True devotion must penetrate the heart

July 28, 2021 • 4 min

From Introduction to the Devout Life, page 245
By St. Francis de Sales

I say, therefore, that devotion does not always consist in that sweetness, delight, consolation, or sensible tenderness of heart, which moves us to tears, and gives us a certain agreeable and savoury satisfaction in certain spiritual exercises; no, Philothea, for there are many souls who experience these tendernesses and consolations, and nevertheless are very vicious, and consequently have not a true love of God, much less true devotion.

Saul, whilst persecuting David to death, who was fleeing before him in the wilderness of Engaddi, entered alone into a cavern, where David and his people lay concealed; David, who on that occasion had many opportunities of killing him, spared his life, and did not even put him in bodily fear; but, having suffered him to go out without injury, afterwards called on him to demonstrate to him his innocence, and to convince him that he had been at his mercy.

Now, upon that occasion, what did Saul not do to show that his heart was mollified towards David? He called him his child, he wept aloud, he praised him, he acknowledged his goodness, he prayed to God for him, he foretold his future greatness, and he recommended to him his posterity. What greater manifestation could he make of sweetness and tenderness of heart? Nevertheless, his heart was not changed, nor did he cease to persecute David as cruelly as before.

In like manner, there are some persons who, on considering the goodness of God and the passion of our Saviour, feel so great a tenderness of heart as to make them sigh, weep, pray, and give thanks in so feeling a manner, that one would think their hearts were possessed with an extraordinary degree of devotion; but when it is put to the trial, we see that as passing showers of a hot summer, which fall in great drops on the earth, but do not sink into it, serve for nothing but to produce mushrooms; so these tender tears falling on a vicious heart, and not penetrating it, are altogether unprofitable.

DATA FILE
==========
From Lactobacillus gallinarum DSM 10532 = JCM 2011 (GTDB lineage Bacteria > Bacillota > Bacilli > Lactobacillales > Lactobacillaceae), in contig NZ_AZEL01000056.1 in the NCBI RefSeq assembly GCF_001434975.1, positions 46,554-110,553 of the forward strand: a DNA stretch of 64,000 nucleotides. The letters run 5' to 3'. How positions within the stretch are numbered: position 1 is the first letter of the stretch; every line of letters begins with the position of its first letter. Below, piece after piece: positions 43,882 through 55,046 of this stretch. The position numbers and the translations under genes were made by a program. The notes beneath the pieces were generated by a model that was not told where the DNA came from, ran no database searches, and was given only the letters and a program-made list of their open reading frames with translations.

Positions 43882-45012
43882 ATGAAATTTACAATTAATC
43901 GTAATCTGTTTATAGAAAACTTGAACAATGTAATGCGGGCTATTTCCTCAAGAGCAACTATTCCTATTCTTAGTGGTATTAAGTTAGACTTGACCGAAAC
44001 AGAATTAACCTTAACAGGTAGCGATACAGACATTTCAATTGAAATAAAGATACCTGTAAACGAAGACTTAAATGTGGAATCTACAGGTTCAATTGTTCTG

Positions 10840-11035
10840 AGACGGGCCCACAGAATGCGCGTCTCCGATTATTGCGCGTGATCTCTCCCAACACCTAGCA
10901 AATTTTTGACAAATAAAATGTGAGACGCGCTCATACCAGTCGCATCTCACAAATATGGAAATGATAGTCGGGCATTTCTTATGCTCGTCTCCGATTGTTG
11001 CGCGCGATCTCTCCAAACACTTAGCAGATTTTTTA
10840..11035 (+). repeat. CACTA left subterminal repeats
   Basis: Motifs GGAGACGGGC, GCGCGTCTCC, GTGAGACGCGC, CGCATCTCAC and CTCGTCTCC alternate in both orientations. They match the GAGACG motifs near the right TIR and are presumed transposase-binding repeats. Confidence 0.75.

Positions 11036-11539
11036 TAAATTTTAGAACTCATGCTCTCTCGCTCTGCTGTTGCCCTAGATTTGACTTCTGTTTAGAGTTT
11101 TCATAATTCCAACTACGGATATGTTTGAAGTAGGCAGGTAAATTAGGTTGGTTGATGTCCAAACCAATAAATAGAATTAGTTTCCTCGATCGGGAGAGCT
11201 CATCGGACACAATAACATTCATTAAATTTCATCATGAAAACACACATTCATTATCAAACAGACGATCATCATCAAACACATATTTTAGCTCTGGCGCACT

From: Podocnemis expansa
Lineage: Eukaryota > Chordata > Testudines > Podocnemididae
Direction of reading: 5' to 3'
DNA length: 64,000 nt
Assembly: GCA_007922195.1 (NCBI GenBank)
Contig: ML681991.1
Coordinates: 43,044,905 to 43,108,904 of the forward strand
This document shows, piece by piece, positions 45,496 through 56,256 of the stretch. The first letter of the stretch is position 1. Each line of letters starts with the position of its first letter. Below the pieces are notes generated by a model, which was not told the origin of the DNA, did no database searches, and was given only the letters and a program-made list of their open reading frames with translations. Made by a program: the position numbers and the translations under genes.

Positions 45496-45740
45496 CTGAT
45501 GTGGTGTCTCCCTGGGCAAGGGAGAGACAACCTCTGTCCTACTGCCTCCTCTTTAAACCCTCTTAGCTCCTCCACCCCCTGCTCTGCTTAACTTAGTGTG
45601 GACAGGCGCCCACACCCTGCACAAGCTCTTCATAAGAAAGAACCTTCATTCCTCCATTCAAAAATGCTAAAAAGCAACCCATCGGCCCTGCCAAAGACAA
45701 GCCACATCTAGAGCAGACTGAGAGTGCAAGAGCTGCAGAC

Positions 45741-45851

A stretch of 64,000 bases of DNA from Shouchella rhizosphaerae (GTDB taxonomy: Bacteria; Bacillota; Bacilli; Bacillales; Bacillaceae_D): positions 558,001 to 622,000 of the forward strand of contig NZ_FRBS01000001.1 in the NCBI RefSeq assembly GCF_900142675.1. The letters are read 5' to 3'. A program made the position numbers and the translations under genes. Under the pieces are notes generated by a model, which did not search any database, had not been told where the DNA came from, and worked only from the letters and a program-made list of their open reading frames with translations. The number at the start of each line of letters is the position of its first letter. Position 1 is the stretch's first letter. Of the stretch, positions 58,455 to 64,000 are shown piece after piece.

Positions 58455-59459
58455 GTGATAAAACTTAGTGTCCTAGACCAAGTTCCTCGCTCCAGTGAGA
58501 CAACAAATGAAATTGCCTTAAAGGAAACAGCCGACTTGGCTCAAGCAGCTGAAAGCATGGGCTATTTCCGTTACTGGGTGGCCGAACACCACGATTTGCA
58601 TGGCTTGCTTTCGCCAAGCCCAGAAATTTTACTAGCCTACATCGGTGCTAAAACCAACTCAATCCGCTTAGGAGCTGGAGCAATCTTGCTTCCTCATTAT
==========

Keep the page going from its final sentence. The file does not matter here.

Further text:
For, notwithstanding all this apparent devotion, these tender souls will not part with a farthing of the ill-gotten riches they possess, nor renounce one of their perverse affections, nor suffer the least temporal inconvenience for the service of our Saviour, over whose sufferings they have but just ceased to weep; so that the good sentiments which they had were no better than certain spiritual mushrooms, and their devotion no better than a delusion of the enemy, who amuses souls with these false consolations, in order to make them rest contented, lest they should search any farther for the true and solid devotion which consists in a constant, resolute, prompt, and active will, to put into practice whatsoever we know to be pleasing to God.

A child will weep tenderly when it sees its mother pricked by a lancet so as to bleed; but if its mother, for whom it is weeping, would at the same time demand the apple or sweetmeats which it has in its hand, it would by no means part with them; such is the nature of our tender devotions when, contemplating the stroke of the lance which pierced the heart of Jesus Christ crucified, we weep bitterly.

Alas! Philothea, it is well to lament the painful death and passion of our blessed Redeemer; but why, then, do we not give Him the apple which we have in our hands, which He so earnestly asks for? why do we not give Him our heart, the only apple of love which our dear Saviour requires of us; why do we not resign to Him so many affections, delights, and pleasures, which He wants to pluck out of our hands, but cannot, because they are the sweetmeats of which we are more fond than of his heavenly grace?

Ah, Philothea, these are the friendships of little children, tender indeed, but weak, fantastical, and of no effect. Devotion, therefore, does not consist in these sensible affections, which sometimes proceed from a soft nature, susceptible of any impression we have a mind to give it. No; it sometimes comes from the enemy, who, in order to amuse, stirs up our imagination to artificial impressions.

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